The precise definition of exactly 4.54609 cubic decimetres (also 4.54609 L, ≈ 277.419433 in3) came after the litre was redefined in 1964. This was adopted shortly afterwards in Canada, and adopted in 1976 in the United Kingdom.[4]

Sizes of gallonsEdit

Historically, gallons of various sizes were used in many parts of Western Europe. In these localities, it has been replaced as the unit of capacity by the litre.

Comparison of gallons
Volume Definition Inverted
volume
(gal/cu ft)
Weight as
water at 62 °F
(pounds/gal)
Cylindrical approximation
(cu in) (dm3) Diameter
(in)
Height
(in)
Volume rel.
error
(%)
Current gallons
231 3.785411784 Statute of 5 Queen Anne (UK wine gallon, standard US gallon) 7.48 8.33 7 6 0.04
268.8025 4.40488377086 Winchester, statute of 13 & 14 William III (corn gallon, US dry gallon) 6.43 9.71 18.5 1 0.00001
≈ 277.4194 4.54609 Standard imperial gallon ≈ 6.23 10 5⅔ 11 0.0002
Historic gallons
216 (Roman unciae) ≈ 3.53961 Roman congius 8 7.8 5 11 0.01
224 ≈ 3.67070 Preserved at the Guildhall, London (old UK wine gallon) 7.71 8.09 9 3.5 0.6
264.8 ≈ 4.33929 Ancient Rumford quart (1228) 6.53 9.57 7.5 6 0.1
265.5 ≈ 4.35077 Exchequer (Henry VII, 1497, with rim) 6.51 9.59 13 2 0.01
266.25 ≈ 4.36306 Ancient Rumford (1228)          
271 ≈ 4.44089 Exchequer (1601, E.) (old corn gallon) 6.38 9.79 4.5 17 0.23
272 ≈ 4.45728 Corn gallon (1688)          
≈ 277.2026 ≈ 4.54254 Statute of 12 Anne (coal gallon) = 33/32 corn gallons 6.23 10      
≈ 277.274 ≈ 4.54370 Imperial gallon, as originally determined in 1824 6.23 10      
≈ 277.4195 4.546091879 Imperial gallon as re-determined in 1895 and defined in 1963 ≈ 6.23 10      
278 ≈ 4.55560 Exchequer (Henry VII, with copper rim) 6.21 10.04      
278.4 ≈ 4.56216 Exchequer (1601 and 1602 pints) 6.21 10.06      
280 ≈ 4.58838 Exchequer (1601 quart) 6.17 10.1      
282 ≈ 4.62115 Treasury (beer and ale gallon pre-1824) 6.13 10.2      

ReferencesEdit

  1. ^ IEEE Std 260.1-2014
  2. ^ Ricketts, Carl. "Capacity Measures of the British Isles" (PDF). Retrieved 6 September 2016.
  3. ^ a b "Weights and Measures Act 1985, chapter 72, schedule 1". legislation.gov.uk. The National Archives on behalf of HM Government. Retrieved 7 June 2019.
  4. ^ a b c BS 350:Part 1:1974 Conversion factors and tables Part 1. Basis of tables. Conversion factors (AMD 4153 ed.). British Standards Institution. 1983. p. Foreword. Before that date (November 1976) the definition in the Weights and Measures Act 1963 was such that the gallon could be calculated to be 4.546 091 879 dm3 to ten significant figures... The return, in November 1976, by precise definition to what had earlier been used as an approximation for the value of the gallon (i.e. 4.546 09 dm3)...
  5. ^ BS 350:Part 1:1974 Conversion factors and tables Part 1. Basis of tables. Conversion factors (prior to Amendment No.1 1983 ed.). British Standards Institution. 1974. p. 10. the UK gallon (imp gal), defined in Schedule 1 of the Weights and Measures Act 1963, as the space occupied by 10 pounds of distilled water under certain conditions specified in the schedule.
  6. ^ "NIST Handbook 44 - 2012 Edition Appendix C "General Tables of Units of Measurement"". p. C-5.
  7. ^ Uniform Laws and Regulations in the areas of legal metrology and engine fuel quality (PDF). US Department of Commerce, National Institute of Standards and Technology. 2011. pp. 9–13, 69.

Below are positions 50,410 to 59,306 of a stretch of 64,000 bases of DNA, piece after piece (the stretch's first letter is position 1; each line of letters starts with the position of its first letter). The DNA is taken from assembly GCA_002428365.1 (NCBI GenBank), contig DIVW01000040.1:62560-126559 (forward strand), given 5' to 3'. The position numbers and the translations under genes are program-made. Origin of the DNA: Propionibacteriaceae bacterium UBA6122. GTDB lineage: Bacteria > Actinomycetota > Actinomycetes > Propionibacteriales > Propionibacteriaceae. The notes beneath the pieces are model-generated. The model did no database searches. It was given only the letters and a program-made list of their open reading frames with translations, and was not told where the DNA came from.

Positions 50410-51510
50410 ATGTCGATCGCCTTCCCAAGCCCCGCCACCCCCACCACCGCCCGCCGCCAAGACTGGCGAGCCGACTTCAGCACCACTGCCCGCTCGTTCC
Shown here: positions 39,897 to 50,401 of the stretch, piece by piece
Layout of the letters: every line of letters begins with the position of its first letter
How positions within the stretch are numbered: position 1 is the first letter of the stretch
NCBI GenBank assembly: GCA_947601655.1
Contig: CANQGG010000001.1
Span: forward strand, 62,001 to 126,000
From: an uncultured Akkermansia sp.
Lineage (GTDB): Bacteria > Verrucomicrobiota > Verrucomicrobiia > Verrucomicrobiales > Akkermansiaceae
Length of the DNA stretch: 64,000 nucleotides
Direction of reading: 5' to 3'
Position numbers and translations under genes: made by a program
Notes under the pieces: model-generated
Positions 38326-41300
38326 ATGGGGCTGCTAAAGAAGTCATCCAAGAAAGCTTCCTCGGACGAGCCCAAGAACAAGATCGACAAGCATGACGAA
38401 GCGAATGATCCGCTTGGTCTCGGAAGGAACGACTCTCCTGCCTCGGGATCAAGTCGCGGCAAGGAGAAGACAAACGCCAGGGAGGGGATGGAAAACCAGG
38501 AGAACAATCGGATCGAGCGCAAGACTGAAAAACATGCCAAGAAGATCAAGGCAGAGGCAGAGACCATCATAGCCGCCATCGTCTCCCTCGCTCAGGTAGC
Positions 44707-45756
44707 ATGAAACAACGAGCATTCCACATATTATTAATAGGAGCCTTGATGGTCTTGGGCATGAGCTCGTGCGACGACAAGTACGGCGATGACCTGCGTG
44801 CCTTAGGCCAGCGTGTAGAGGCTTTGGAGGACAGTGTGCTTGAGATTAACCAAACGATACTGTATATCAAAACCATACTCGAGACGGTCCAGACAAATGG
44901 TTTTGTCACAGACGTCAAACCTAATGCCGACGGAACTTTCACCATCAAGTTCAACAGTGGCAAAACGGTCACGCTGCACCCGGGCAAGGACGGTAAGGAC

8. ^ State of New Hampshire Dept of Weights and Measure Archived 13 April 2012 at the Wayback Machine
  9. ^ 27 CFR section 5.21
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  12. ^ "Anguilla Renewable Energy Integration Project Final Report" (PDF). Anguilla RE Integration Final Report. Government of Anguilla Ministry of Infrastructure, Communications, Utilities, and Housing (MICUH). 19 October 2012. p. 104. Retrieved 13 October 2013. In 2008—the most recent year where WTI crude oil averaged US$100 per barrel—ANGLEC paid an average of about US$4 per imperial gallon (imp gal) for diesel.
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  39. ^ "UPDATE: Gas prices down 10 cents to $4.73 for a gallon of unleaded". Pacific Daily News. Archived from the original on 30 September 2013.
  40. ^ Blackburn, Joy (16 July 2012). "7-cent-per-gallon WAPA tax goes into effect". Virgin Islands Daily News. Archived from the original on 30 September 2013.
  41. ^ Pesquera de Busquets, Carmen T; Barcelo, Carlos Romero (14 June 1979). "Order to establish the price of half (1/2) galon [sic] of gasoline as transitory measure and that the litter [sic] should be the final metric measurement for the sale of gasoline in Puerto Rico" (PDF). San Juan, Puerto Rico: Departamento de Asuntos del Consumidor. Retrieved 21 May 2013. Cite journal requires |journal= (help)
  42. ^ "La gasolina se venderá en litros y otros productos se pesarán en kilogramos, según nuevo sistema métrico a implementarse en 2021 | Noticias de El Salvador". Noticias de El Salvador - elsalvador.com (in Spanish). 16 December 2020. Retrieved 5 May 2021.
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  44. ^ http://laws.bahamas.gov.bs/cms/images/LEGISLATION/SUBORDINATE/2014/2014-0005/ProtectionofRevenueImpostsVariationAmendmentOrder2014_1.pdf
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  46. ^ E. Frank Henriques, The Signet Encyclopedia of Wine, p. 298
  47. ^ Cherry, Rona (11 October 1976). "Liquor Industry Converts to Metric System". The New York Times.
  48. ^ "gallon, n.". Oxford English Dictionary (2 ed.). Oxford, England: Oxford University Press. 1989.
  49. ^ "English wine gallon". Sizes.com. Retrieved 17 June 2010.

External linksEdit